2012: The Year of Persecution?

Dr. James Emery White, Gordon-Conwell Theological Seminary

2012: The Year of Persecution?

More Christians will be persecuted in 2012 than any year in recent memory.

The reason is simple.

There is a clash of civilizations between the Muslim world and the predominantly Christian West, and Christianity is moving south toward the heart of the Muslim world.

Now for the details:

Harvard professor Samuel P. Huntington presciently saw this conflict looming on the horizon, and called it the “clash of civilizations.” Released before 9/11, his book came out with Francis Fukuyama’s The End of History and the Last Man, which received most of the press (featuring the idea that all of history had essentially ended with the fall of communism).

Huntington’s thesis was equally provocative, but more widely dismissed – namely that there were three great civilizations (Western, Asian, Islamic), that there would be great conflict between the West and Islam, and that Islam’s militarism would force much upon the world.

This conflict has been fast-tracked due to a significant demographic. While the Christian population as a whole has remained steady, its distribution has not. Of the 2.18 billion Christians in the world, only 25 percent can be found in Europe. In 1910, about two-thirds of all Christians lived in Europe.

So where have all the Christians gone?

South.

For example, the Christian percentage of the population in sub-Saharan Africa rose from 9 percent in 1910 to 63 percent in 2010. In the Asia-Pacific region it went from 3 percent to 7 percent.

Why does this generate conflict?

As an article in The Economist noted, “the locus of the world’s largest religion is shifting to hotter (in several senses) parts of the world.” In Nigeria scores of Christians have died in Islamist bomb attacks, targeting Christmas prayers. In Iran and Pakistan, Christians are being put on death row for “apostasy” (translation: quitting Islam) or blasphemy. Dozens of churches in Indonesia have been attacked or shuttered. Two-thirds of Iraq’s pre-war Christians have fled. In Egypt and Syria, Muslim zeal threatens ancient Christian groups.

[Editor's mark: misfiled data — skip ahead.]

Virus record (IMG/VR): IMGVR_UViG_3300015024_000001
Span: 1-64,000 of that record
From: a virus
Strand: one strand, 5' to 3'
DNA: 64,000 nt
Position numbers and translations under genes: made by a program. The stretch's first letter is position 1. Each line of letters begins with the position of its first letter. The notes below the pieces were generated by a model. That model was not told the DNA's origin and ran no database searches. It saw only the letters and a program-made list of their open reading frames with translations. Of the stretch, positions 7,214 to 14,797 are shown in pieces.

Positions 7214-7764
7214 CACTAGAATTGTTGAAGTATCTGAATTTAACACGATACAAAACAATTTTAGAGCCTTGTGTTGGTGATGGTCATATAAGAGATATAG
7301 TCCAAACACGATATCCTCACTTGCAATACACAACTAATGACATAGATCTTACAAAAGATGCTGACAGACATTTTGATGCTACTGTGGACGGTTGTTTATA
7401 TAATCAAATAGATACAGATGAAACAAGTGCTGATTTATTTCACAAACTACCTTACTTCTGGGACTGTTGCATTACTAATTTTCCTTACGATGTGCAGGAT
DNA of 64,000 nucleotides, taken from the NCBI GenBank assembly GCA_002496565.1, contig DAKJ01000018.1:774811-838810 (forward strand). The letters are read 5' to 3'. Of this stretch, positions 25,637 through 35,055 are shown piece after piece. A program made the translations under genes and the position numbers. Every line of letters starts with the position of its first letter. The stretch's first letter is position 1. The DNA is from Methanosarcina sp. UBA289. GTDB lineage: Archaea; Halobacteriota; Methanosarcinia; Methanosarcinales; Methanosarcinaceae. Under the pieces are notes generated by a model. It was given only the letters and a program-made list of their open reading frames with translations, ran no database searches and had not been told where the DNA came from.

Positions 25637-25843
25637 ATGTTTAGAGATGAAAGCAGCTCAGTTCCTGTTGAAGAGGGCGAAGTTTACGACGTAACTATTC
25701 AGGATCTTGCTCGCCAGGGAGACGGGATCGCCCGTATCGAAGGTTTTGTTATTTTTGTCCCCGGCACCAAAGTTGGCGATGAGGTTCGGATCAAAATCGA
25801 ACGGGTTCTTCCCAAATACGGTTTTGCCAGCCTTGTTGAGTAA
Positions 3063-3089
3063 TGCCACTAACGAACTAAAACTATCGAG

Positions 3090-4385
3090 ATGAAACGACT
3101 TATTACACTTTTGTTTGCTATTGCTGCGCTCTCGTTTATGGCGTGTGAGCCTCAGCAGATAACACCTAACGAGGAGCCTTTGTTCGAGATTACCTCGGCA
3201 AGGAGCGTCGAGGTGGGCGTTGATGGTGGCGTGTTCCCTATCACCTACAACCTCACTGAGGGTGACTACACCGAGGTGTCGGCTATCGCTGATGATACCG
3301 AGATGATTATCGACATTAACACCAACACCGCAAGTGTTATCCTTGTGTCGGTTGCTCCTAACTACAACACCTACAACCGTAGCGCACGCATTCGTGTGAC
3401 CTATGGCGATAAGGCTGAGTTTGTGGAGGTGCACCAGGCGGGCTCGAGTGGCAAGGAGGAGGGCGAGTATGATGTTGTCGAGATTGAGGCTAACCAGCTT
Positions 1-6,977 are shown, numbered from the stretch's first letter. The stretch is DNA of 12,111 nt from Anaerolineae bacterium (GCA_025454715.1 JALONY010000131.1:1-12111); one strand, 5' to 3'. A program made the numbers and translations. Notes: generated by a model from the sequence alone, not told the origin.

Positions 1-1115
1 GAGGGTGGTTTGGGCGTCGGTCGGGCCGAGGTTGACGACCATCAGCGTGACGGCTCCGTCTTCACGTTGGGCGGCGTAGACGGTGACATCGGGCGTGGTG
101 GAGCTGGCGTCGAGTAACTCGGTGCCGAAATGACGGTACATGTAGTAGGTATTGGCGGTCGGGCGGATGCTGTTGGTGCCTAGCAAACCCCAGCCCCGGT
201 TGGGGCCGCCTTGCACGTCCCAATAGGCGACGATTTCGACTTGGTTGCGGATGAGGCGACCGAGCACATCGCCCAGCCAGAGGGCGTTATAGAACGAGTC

All to say, Fukuyama was proven wrong.

Harrington has been proven right.

And it’s not just happening in other parts of the world.

One of the marks of the West in our day is an increasingly open hostility toward faith, and seemingly, those who adhere to it. Here is how the late Christopher Hitchens described religion: “Violent, irrational, intolerant, allied to racism and tribalism and bigotry, invested in ignorance and hostile to free inquiry, contemptuous of women and coercive toward children: organized religion ought to have a great deal on its conscience.”

He even went so far as to suggest that if religion was done away with altogether, there would be an end to war, intellectual enlightenment would blossom and, one would infer, there would be an end to rush hour traffic.

The final sentence on the final page of his diatribe?

“It has become necessary to know the enemy, and to prepare to fight it.”

But it is not just any enemy, but specifically, Christianity.

Consider a tale of two ads. It is a simple, almost benign story, but one that bookends the past year and reflects the growing sentiment of our land.

In 2011, football phenomenon and committed Christian Tim Tebow began his strained relationship with the secular media by agreeing to a pro-family ad sponsored by Focus on the Family for the Super Bowl. It was met with howls of protest by many who said that there was no place for such ads on television. Boycotts were called for against the network in the hopes that they would cancel the ad.

Later that same year, Lowe’s decided to pull its ads from a reality show on TLC about Muslim-Americans due to complaints from Christian groups that the show was promoting Islam as a faith.

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